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Lame duck President irks Kenyans

NAIROBI, Kenya, Nov 17- The PNU Coalition has reaffirmed its opposition to proposals for a non-executive President, stressing that it does not reflect the wishes of Kenyans.

Vice President Kalonzo Musyoka said that the party would push for a President who is directly elected by the electorate.

The harmonised draft which was released on Tuesday, has proposed a State President who will be Head of State and an executive Prime Minister as Head of Government.

“The contention here is … Kenyans having elected their national leaders will they then hand over to the PM?” he posed.

 The Council Secretary of the Party of National Unity George Nyamweya said they would use the 30- day period to seek consensus on the controversial issues.

“We have quite a number of hurdles to cover – the Executive; the devolved governments and the provincial administration,” he said and added: “You cannot just begin to imagine that you can run a whole country without administrators, yet they have very different roles.  Some of these have to be rethought and rectified.”

At the same time, diplomats are urging President Kibaki and Prime Minister Raila Odinga to spearhead the resolution of contentious issues to ensure the country gets a new Constitution.

US ambassador Michael Ranneberger said: “On behalf of the highest levels of my government, I want to urge the President and the PM to come together and resolve any of the remaining contentious issues particularly with respect to the structure of executive power.”

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“I believe it is in the best interest of Kenyans if the referendum has broad support than be divisive.”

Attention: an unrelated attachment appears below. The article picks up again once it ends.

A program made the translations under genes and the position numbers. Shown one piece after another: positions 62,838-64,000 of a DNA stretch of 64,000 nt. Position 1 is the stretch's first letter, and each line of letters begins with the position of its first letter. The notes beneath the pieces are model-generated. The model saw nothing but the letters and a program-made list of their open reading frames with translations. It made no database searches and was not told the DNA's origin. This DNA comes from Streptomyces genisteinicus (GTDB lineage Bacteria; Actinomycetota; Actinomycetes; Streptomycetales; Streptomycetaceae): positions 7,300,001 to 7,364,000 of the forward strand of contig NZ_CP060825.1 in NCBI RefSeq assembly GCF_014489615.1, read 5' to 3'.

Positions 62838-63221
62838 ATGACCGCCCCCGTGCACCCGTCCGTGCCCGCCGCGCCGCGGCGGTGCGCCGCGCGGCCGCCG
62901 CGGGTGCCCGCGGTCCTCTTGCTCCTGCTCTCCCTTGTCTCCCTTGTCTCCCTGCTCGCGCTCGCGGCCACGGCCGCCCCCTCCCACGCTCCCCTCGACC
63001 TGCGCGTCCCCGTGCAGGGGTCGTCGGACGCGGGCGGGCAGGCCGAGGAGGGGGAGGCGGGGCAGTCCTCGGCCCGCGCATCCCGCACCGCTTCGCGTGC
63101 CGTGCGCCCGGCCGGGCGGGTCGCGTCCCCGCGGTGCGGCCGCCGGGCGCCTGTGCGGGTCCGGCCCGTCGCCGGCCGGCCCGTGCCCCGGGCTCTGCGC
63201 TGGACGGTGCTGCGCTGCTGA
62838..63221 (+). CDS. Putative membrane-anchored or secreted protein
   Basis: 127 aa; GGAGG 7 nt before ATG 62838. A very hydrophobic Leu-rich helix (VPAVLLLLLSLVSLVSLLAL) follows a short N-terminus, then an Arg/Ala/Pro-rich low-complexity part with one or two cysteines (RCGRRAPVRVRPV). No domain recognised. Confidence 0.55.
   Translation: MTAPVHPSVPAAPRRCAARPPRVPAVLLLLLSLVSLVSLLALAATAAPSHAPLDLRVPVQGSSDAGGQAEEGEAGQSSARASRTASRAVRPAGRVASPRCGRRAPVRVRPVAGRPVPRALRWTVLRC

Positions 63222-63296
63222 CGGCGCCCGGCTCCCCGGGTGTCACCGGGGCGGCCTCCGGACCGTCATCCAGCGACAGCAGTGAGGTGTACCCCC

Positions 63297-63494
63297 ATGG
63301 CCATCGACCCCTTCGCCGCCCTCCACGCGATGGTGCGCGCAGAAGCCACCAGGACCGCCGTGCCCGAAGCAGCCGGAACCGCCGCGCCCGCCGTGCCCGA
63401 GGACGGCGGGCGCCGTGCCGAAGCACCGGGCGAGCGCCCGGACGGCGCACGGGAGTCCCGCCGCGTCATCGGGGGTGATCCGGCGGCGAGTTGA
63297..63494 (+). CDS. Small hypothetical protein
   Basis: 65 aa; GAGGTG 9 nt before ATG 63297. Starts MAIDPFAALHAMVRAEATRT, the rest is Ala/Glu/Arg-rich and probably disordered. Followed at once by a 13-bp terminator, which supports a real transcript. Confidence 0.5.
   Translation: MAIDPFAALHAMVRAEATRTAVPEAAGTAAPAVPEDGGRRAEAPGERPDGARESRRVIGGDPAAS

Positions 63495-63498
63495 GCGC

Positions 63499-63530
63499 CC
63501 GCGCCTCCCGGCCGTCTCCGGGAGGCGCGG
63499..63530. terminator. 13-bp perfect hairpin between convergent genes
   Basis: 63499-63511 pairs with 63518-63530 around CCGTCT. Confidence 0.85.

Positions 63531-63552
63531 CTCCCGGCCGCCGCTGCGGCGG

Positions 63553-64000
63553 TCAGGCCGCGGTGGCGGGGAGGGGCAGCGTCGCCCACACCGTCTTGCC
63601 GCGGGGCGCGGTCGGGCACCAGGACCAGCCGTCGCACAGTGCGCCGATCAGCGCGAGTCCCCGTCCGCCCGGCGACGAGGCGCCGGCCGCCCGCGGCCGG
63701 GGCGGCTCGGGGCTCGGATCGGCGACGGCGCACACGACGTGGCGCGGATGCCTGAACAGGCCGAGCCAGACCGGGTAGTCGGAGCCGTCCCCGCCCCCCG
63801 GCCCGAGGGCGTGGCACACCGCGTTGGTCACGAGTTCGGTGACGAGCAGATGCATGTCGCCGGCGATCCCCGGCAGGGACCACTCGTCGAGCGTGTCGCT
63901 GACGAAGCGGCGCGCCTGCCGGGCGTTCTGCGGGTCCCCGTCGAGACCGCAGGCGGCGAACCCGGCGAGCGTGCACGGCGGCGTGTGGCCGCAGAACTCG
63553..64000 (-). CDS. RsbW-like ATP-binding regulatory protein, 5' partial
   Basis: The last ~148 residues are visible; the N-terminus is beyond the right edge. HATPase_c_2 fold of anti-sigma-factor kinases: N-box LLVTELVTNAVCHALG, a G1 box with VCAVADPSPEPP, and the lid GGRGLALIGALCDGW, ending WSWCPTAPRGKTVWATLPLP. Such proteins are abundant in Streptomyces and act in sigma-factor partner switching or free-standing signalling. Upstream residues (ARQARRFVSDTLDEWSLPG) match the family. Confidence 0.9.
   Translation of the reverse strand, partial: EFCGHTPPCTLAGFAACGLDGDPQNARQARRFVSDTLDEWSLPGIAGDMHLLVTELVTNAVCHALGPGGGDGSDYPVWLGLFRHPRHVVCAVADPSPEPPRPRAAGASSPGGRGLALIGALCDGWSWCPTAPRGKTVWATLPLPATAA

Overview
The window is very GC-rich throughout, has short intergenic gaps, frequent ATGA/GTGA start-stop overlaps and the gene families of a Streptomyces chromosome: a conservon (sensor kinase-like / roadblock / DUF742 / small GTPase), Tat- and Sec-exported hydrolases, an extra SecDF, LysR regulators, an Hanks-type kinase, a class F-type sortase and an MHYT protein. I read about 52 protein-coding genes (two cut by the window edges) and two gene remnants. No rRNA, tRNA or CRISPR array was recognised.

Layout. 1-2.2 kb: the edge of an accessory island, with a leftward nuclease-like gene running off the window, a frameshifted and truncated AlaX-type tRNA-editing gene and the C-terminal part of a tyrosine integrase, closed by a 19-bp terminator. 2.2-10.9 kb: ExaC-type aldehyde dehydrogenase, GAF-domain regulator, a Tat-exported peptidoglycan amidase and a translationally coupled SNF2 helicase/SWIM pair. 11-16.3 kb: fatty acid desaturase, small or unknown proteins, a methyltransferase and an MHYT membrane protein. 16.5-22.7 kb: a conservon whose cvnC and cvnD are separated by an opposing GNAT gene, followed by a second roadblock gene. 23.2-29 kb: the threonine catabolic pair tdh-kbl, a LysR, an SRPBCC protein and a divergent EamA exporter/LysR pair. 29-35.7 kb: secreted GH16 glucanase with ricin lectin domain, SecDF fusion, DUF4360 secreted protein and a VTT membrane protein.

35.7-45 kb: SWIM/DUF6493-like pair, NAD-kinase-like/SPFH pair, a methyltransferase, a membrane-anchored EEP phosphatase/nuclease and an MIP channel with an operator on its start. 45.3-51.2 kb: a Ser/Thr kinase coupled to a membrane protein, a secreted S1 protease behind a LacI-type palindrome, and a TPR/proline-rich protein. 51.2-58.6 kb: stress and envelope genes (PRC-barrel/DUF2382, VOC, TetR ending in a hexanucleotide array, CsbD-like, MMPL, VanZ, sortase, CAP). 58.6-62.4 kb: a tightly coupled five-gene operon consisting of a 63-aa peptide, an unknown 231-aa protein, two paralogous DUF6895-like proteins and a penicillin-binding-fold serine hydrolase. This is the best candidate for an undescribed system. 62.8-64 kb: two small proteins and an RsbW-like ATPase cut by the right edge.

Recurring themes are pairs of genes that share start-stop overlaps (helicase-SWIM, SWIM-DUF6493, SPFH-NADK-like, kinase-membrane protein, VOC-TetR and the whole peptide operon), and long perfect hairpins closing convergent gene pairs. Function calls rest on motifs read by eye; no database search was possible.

British High Commissioner Robert Macaire urged Kenyans to use the period to express their views on the draft and guard the process from being hijacked by politicians.

“It is a moment of truth because now the responsibility falls on political leadership to show they can debate this draft and show the way and not to seek to push a particular version of a Constitution.”

Meanwhile, MPs are appealing for tolerance and national unity as the build up to a new constitutional order gathers momentum.  Garsen MP Danson Mungatana said Kenyans must be allowed to discuss the draft without being influenced to vote by political parties.

“We would urge that we have negotiated positions, lets not start from the position of my side must win and yours must lose.”

Eldoret East MP Margaret Kamar on her part said a caucus of MPs championing reforms would assist Kenyans at the grassroots to understand some of the crucial issues in the draft.

“Constitution making process is not a competition, we really do appeal that Kenyans take this process seriously and that we should not bring any partisan interests,” she said.

Law Society of Kenya (LSK) Chairman Okong’o Omogeni said the proposal to increase the period police can hold a suspect in custody was unjustifiable. Currently police can hold a suspect for 24 hours but this has been increased to 48 hours in the harmonised draft.

The LSK backs proposed judicial reforms saying it gives the members of the public an avenue to launch complaints against particular judicial officers.

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